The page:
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How to Use Your LinkedIn Profile to Build Your Personal Brand and Connect with Clients

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Listen To The Podcast


We Talked With Karen About: 

  • Why your Linkedin profile matters and how to best position yourself on the platform
  • Insights on fostering team participation and cultivating a Linkedin presence for your firm
  • Intentional steps you can take to develop business relationships and increase qualified leads

About Karen Yankovich:

Karen Yankovich, hailed as the “LinkedIn Queen,” stands out as a digital strategist extraordinaire. With a proven track record in online marketing, Karen’s mission is to empower professionals to leverage social media as the gateway for cultivating meaningful connections and standing out in the crowd. Throughout her career, Karen has honed her focus on LinkedIn, guiding clients to navigate the platform with finesse and build their brand for future success. Her philosophy revolves around authenticity and the cultivation of a simple, powerful, and intentional strategy—a blueprint for creating a unique “brand of you.” The outcome? Her clients learn how to effectively foster relationships, create connections, and actively engage with the people they want on their calendar to increase qualified leads.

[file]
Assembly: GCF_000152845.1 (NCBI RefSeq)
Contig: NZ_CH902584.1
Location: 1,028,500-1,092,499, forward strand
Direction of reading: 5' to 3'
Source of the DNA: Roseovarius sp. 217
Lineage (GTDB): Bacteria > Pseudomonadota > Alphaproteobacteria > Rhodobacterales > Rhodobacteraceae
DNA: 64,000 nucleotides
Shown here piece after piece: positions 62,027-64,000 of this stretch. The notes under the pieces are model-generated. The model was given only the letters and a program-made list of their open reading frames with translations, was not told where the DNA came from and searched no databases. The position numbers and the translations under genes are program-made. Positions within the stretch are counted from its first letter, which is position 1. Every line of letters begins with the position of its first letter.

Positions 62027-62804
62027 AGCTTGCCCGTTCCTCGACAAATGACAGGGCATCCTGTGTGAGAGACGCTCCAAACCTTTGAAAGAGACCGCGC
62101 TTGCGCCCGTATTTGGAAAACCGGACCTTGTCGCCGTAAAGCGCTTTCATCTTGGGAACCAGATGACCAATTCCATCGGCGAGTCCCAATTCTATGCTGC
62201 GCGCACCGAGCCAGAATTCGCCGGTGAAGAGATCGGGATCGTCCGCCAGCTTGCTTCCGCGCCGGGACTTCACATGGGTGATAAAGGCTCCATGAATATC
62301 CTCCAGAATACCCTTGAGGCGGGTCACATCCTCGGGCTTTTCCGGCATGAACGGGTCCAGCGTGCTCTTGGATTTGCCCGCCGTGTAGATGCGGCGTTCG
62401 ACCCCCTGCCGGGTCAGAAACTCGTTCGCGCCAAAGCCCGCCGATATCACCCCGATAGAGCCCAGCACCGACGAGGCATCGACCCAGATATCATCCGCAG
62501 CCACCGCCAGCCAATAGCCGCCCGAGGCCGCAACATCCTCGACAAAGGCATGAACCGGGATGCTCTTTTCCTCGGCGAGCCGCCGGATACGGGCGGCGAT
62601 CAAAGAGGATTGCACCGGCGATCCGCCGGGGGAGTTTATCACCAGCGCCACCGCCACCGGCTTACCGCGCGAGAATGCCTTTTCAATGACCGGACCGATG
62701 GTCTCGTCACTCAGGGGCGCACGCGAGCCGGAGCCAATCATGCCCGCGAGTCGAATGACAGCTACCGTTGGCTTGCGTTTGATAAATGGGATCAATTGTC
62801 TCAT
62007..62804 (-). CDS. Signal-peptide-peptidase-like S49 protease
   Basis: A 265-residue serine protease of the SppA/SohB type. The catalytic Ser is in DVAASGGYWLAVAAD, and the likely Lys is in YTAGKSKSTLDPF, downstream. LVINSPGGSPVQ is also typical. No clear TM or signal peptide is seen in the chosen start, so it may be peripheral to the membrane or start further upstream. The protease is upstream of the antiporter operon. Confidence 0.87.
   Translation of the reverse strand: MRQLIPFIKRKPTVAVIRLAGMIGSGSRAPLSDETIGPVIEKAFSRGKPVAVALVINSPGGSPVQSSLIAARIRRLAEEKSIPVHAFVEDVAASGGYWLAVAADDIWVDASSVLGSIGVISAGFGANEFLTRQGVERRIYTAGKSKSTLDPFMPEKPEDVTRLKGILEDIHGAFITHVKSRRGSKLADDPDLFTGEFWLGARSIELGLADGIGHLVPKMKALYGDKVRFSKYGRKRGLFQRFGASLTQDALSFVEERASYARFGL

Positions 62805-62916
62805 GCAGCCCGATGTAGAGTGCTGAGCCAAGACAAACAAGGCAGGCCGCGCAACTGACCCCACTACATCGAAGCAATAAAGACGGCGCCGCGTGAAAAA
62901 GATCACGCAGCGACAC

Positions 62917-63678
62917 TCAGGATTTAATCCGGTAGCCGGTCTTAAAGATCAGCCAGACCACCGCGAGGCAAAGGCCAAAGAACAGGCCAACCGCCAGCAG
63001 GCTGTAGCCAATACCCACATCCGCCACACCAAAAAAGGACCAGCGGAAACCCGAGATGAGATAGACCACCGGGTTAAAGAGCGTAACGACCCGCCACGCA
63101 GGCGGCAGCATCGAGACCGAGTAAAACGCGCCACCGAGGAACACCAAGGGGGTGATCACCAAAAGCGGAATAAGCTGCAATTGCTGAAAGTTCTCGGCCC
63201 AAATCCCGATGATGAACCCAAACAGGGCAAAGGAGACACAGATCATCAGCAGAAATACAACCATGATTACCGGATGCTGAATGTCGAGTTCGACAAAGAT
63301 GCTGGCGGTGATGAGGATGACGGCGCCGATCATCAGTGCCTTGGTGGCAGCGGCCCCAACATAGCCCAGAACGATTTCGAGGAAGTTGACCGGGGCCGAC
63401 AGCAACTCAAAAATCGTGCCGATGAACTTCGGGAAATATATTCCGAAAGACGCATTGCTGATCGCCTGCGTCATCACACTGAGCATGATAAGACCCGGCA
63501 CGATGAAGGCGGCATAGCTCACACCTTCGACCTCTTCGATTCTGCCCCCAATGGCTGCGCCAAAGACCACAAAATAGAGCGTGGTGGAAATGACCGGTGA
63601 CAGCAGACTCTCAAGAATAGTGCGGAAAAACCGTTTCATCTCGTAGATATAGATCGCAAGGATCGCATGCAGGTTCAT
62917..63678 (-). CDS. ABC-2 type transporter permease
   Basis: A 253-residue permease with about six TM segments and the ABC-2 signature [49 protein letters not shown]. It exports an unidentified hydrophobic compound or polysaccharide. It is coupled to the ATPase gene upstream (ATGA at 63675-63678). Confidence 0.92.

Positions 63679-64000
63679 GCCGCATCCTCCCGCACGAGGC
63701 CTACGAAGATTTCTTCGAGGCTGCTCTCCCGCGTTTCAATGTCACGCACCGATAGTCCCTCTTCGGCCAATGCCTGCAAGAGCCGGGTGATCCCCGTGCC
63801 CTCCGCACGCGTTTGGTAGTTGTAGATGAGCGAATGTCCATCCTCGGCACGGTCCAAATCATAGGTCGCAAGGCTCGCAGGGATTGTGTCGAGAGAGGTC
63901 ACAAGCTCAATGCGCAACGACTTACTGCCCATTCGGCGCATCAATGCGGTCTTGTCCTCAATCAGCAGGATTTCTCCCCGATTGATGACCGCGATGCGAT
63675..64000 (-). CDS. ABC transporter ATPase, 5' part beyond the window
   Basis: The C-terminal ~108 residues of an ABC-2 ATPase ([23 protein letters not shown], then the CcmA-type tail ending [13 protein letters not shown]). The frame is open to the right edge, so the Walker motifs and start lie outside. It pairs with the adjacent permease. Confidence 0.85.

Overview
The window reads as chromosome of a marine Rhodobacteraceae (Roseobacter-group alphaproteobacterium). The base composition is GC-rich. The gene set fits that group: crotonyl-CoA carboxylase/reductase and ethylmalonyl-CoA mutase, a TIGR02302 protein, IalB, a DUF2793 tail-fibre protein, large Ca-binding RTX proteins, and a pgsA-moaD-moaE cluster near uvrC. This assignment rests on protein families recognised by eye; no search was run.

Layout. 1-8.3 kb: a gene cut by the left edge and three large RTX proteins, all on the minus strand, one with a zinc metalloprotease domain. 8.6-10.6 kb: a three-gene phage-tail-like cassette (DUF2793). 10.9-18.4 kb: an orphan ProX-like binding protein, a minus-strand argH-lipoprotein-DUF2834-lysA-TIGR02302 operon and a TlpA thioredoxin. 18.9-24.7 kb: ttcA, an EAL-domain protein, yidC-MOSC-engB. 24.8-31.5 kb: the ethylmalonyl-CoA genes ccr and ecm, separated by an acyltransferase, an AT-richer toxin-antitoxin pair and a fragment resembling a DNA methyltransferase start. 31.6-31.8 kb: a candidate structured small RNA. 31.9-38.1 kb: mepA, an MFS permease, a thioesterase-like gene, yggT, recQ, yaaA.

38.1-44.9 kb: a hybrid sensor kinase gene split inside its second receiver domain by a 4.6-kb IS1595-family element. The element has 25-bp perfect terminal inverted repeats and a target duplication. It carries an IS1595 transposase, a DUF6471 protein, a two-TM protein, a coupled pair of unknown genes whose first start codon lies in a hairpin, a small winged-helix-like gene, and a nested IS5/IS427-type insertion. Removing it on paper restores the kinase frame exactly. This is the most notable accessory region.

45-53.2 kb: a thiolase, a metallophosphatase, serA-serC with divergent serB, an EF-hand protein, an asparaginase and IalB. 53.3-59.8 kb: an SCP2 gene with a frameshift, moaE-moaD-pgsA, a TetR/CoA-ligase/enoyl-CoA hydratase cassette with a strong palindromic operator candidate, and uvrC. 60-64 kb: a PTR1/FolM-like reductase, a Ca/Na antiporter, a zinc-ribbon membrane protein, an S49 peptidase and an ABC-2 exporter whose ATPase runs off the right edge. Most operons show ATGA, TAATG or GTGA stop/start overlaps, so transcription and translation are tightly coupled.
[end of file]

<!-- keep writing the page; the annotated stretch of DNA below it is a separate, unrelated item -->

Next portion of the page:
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Full Audio Transcript

Lauren (00:04):
Karen, welcome.

Karen (00:06):
Thank you. I'm so excited to be here with you, Lauren. Thanks for having me.

Lauren (00:09):
Oh my gosh. Yeah. So in the crazy world of LinkedIn, of course, which you are more than an expert and all-star in, is where we connected and I couldn't help but reach out and just wanted to dive into this world of LinkedIn with you. We have so many clients asking us about social media platforms and how to use them and get others involved, and LinkedIn is such a goldmine. So let's just start with you. Why LinkedIn? How did you find yourself here? Tell us a little bit more before we get into it.